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Thread: Condensate pump drain

  1. #1

    Default Condensate pump drain

    My gas furnace and humidifier currently drain via 3/4" pvc into a rinkydink condensate pump that pushes the water to a laundry sink via a 3/8" flexible, plastic tube. The laundry sink drains to a sewage ejector pit, which pumps to septic.

    Instead of "double pumping" the condensate, I'd like to drain directly into the sewage basin. The questions are this:

    1-Is this permissible? Pretty sure it's ok bkz it's a low volume of water, but just checking.

    2-Since the drain will now discharge via a sealed line to the basin, am I required to vent the 3/4" drain from the furnace? The volume of water is so small, I doubt it'll ever self-siphon. The basin is already vented.

    Any help appreciated

  2. #2
    In the Trades Bob NH's Avatar
    Join Date
    Oct 2005
    New Hampshire


    "What works safely" and "what is code" may not be the same.

    Do you have enough elevation on the condensate drain to run it into a nearby toilet, or a toilet tank, or drain it into a shower?

    If none of the above are available, and your drains are above the top of your sewage basin, you could put a tee or tap a small elbow fitting into the side of the vent from the sewage basin, and connect the condensate drains into a P-trap constructed with fittings large enough to handle the condensate flow. The risk of that is that if the sewage basin floods above the top of the connection, it will back up into your condensate drains.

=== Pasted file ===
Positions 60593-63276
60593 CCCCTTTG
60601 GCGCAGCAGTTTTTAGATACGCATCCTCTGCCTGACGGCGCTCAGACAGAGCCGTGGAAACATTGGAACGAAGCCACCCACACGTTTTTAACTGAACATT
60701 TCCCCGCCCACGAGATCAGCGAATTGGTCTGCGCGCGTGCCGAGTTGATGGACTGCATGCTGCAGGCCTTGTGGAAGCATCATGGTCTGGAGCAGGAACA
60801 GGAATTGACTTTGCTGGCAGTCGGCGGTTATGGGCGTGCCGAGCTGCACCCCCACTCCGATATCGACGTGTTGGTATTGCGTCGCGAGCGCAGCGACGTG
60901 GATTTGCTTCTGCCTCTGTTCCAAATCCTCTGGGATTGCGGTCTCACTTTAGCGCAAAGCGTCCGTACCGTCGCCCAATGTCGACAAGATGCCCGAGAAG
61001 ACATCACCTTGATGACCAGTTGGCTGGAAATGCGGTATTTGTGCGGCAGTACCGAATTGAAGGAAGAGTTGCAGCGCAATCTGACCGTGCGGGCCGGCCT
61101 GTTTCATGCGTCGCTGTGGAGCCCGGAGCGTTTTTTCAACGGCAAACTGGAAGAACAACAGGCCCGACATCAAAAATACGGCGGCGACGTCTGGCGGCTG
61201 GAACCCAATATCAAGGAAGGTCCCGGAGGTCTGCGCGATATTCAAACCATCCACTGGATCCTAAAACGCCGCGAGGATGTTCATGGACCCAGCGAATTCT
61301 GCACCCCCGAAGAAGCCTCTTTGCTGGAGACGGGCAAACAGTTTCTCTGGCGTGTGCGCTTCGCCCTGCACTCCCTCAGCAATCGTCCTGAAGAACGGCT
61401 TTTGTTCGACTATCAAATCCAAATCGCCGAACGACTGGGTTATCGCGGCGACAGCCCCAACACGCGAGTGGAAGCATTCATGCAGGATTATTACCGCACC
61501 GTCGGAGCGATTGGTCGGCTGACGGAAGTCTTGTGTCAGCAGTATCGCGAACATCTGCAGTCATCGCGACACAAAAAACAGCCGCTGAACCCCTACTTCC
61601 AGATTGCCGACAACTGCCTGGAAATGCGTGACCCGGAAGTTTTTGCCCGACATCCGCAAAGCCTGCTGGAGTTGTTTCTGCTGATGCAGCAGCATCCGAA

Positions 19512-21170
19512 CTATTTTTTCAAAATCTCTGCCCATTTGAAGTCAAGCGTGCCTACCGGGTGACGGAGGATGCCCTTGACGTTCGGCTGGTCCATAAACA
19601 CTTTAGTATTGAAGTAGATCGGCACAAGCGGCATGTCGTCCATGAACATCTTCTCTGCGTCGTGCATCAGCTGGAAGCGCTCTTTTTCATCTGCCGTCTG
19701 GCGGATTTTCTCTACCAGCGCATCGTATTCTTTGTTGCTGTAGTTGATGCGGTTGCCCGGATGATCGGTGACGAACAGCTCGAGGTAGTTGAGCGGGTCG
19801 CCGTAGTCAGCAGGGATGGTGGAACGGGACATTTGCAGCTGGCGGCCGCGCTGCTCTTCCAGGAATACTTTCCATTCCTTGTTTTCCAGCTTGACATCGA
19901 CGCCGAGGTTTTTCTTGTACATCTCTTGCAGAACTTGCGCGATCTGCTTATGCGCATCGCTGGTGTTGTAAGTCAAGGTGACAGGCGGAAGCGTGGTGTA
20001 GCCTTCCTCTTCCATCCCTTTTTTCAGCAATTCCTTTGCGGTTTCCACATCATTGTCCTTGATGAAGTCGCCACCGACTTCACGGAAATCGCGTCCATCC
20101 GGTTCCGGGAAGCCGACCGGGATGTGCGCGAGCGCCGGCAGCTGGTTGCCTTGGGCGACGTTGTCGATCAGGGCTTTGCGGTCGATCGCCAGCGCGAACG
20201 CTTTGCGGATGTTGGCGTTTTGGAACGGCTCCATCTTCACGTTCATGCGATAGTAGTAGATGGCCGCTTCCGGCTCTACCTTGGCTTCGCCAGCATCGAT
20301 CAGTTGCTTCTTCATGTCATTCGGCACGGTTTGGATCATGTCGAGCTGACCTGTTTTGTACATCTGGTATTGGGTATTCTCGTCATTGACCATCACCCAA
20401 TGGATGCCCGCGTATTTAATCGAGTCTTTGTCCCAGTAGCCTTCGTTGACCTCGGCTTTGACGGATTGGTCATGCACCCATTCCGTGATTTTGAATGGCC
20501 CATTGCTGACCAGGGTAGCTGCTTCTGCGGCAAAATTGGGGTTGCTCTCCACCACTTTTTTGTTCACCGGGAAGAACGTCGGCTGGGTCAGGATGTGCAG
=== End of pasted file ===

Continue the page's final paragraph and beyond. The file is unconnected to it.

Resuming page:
I suppose you could also put a trapped connection into the top of the sewage basin and connect a vent from it into the vent of the sewage basin, at least 6" above the highest fixture that drains into the basin.
    Last edited by Bob NH; 03-13-2006 at 07:11 AM.

  3. #3

    Default Thanks

    The furnace drain already has a trap. I'll just drain it through the basin's vent stack like you suggest. If there's a problem down the line, it'll be simple to reinstall the condensate pump anyway and drain through the laundry sink.

    Thanks, Bob.


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